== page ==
Pegasus Scholarship Trust Exchange Program for Young Lawyers
The American Inns of Court is pleased to offer a valuable experience to talented young American lawyers. Through the Pegasus Scholarship Trust, two American Inns of Court members travel to London, England, for six weeks to study the English legal system beginning September 30, 2018. All members admitted to the bar for at least two years, but not more than seven years, are encouraged to apply for this “once-in-a-lifetime” opportunity.
In 1987, The Right Honourable The Lord Goff of Chieveley formed the Pegasus Scholarship Trust to allow young English barristers to travel abroad and young lawyers from other countries to travel to England to learn about each others’ legal systems. “The Pegasus scholarship scheme makes it possible for gifted young lawyers—the future leaders of their profession—to learn about the practical working of the common law system in countries other than their own and to form enduring links with lawyers in those countries,” Lord Goff noted. In 1990, he traveled to the annual meeting of the American Inns of Court to announce that the trust would expand to include an exchange program with young members of the American Inns of Court. The first American scholars went to England in February 1991. Each year, two members of the American Inns of Court travel to England and young English barristers travel to America. Returning American scholars have described the program as “a priceless opportunity” and “a fascinating walk through the history of our legal system.”
The work of a Pegasus scholar is challenging, but rewarding. While details of the exchange program differ each year, the scholarship is designed to provide an intensive, six-week introduction to the English legal system.
Pegasus scholars spend the majority of their time in barristers’ chambers. Most of the time, the scholars observe trials or arguments in action. While a barrister may give the scholar an assignment or two, typically the scholar prepares for court appearances by reading the briefing done by solicitors.
Scholars quickly see that solicitors have done much of the trial preparation, including interviewing the witnesses and helping to draft court submissions. While the solicitors earn their keep in the office, the barristers’ office is the courtroom, and for lawyers used to the typical American courtroom, experiencing the difference is wonderful.
In addition to time spent with barristers, activities are arranged to help round out the scholars’ English experience. In the past, the trust has made arrangements for scholars to observe proceedings of the Supreme Court of the United Kingdom, the Privy Counsel, the Old Bailey, the Royal Courts of Justice, and Magistrate’s Courts, followed by a discussion of the proceedings with the justice, judge or magistrate, as the case may be. Scholars have dined at the Inner Temple, Middle Temple, Lincoln’s Inn, and Gray’s Inn. They have observed classes at the School of Law. Scholars have toured courts in Scotland and Northern Ireland, and they have traveled to Cambridge and Oxford to meet with students and professors. Reports written by past scholars detailing their experiences while on scholarship are available on our website.
Scholar Duties and Responsibilities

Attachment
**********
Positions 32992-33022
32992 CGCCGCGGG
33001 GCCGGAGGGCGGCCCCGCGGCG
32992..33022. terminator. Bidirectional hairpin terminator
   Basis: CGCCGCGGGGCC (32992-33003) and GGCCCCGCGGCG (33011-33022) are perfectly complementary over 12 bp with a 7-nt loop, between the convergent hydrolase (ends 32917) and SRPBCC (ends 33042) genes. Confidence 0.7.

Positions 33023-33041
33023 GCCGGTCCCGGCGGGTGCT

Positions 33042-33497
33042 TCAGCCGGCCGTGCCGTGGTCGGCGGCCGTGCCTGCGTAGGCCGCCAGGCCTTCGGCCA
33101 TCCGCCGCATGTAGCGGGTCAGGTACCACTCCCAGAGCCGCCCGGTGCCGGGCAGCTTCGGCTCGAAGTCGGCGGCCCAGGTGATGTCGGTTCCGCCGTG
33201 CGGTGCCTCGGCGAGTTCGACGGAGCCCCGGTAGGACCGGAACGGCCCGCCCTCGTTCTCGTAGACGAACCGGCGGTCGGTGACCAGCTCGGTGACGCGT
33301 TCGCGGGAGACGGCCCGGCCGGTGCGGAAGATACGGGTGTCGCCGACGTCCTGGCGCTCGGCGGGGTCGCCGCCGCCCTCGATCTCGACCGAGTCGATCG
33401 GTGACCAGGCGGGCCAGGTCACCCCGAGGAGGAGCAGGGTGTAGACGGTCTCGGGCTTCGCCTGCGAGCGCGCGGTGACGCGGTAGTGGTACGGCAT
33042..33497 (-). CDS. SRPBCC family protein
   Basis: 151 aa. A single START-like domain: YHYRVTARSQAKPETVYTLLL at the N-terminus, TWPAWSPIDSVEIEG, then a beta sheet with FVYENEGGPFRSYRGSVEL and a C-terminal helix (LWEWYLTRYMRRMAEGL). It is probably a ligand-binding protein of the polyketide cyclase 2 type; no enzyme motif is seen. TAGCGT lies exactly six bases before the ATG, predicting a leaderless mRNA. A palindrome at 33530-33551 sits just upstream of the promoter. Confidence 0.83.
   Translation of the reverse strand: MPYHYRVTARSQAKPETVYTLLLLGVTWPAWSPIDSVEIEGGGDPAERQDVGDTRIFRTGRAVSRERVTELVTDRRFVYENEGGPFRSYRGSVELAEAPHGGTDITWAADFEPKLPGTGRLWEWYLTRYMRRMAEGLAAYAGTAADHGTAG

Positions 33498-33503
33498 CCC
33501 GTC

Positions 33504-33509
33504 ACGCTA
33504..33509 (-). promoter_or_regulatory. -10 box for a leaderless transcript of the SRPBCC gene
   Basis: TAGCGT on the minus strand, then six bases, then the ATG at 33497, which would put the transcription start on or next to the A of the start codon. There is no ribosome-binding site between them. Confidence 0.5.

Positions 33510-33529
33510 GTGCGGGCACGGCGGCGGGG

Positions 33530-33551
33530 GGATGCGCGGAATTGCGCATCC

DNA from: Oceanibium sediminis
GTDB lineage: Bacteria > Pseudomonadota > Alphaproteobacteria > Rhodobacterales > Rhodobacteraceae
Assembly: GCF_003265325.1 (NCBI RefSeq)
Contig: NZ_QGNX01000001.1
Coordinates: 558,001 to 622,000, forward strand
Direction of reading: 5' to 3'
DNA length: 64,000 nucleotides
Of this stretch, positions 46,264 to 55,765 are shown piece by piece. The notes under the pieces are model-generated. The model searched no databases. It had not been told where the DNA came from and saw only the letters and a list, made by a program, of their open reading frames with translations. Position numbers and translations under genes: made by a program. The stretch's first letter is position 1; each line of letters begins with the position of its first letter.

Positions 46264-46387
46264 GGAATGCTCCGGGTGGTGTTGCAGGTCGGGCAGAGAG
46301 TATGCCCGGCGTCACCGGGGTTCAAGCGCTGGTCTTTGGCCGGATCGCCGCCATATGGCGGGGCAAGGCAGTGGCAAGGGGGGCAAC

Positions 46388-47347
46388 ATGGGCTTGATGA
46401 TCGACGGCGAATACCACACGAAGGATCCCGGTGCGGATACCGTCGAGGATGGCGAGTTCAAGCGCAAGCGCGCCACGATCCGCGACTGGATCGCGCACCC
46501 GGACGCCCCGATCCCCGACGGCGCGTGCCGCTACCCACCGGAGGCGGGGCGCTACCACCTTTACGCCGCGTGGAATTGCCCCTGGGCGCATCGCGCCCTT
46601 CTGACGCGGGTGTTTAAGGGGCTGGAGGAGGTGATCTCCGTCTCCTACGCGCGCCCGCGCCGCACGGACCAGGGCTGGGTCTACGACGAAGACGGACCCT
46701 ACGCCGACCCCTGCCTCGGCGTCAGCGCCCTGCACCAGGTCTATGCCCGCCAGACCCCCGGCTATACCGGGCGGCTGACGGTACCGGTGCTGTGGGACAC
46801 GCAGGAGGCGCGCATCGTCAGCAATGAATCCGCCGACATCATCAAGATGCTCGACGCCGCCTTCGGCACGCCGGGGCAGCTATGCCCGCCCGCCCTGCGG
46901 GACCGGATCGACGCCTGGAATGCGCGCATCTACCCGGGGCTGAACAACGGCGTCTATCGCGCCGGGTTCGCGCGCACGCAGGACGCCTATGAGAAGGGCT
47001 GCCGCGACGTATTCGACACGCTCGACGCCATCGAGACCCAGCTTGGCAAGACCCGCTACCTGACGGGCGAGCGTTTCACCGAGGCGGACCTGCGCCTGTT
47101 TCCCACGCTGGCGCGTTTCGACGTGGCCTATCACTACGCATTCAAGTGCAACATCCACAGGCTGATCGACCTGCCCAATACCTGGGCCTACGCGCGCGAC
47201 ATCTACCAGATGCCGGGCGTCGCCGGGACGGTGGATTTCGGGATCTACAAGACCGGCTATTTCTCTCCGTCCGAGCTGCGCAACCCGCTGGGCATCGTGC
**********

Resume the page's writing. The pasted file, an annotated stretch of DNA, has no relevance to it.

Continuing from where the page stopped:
Scholars serve as ambassadors of the American Inns of Court and the American legal profession. In that role, they must commit to full and active participation in both the work and the social activities associated with the scholarship, which takes place for six weeks in the spring.
Upon returning to the United States, scholars must submit a written report to the American Inns of Court detailing their experiences during the program.
Travel, Accommodations, and Stipend
The American Inns of Court provides lodging as well as a modest stipend sufficient for meals, flight, and public transportation. Typically, the scholars share a “flat” in London.
Pegasus scholars have a rare opportunity to live and work in dynamic London. They can walk down the rows of the Inner and Middle Temple, where Sir Edward Coke kept his chambers in 1572 and Sir William Blackstone kept his chambers in 1765. They can tour the Inner Temple Gardens, the origin of the War of the Roses in 1430, and dine in the Middle Temple Hall, where Shakespeare gave the first presentation of Twelfth Night in 1601.
Most evenings and weekends are free for scholars to do as they please. The scholars become student members of the Inner Temple and have access to the facilities there, including the student pub, a popular after-work meeting place. Scholars are encouraged to take advantage of the rich night life in London, including outings to the theater, symphony, and cinema. The opportunities for weekend activities are endless and may include museums, parks, or trips to the countryside. Scholars are reminded, however, that their primary duty is to their scholarship activities, and to plan any extracurricular activities so that they do not conflict.
The Application Process
A one-page application is provided at the end of this brochure. In addition, applicants are required to submit two letters of recommendation, one of them prepared by a Master of the Bench at the applicant’s Inn. Applicants also are required to submit a résumé and a short narrative setting forth the reason they wish to participate in the program. Please refer to the checklist on the application to ensure that all necessary documents are submitted with the application. Each application is reviewed and, if necessary, applicants may be interviewed by a member of the selection committee. Applications must be received no later than January 18, 2019. Selections will be announced in mid-May 2019.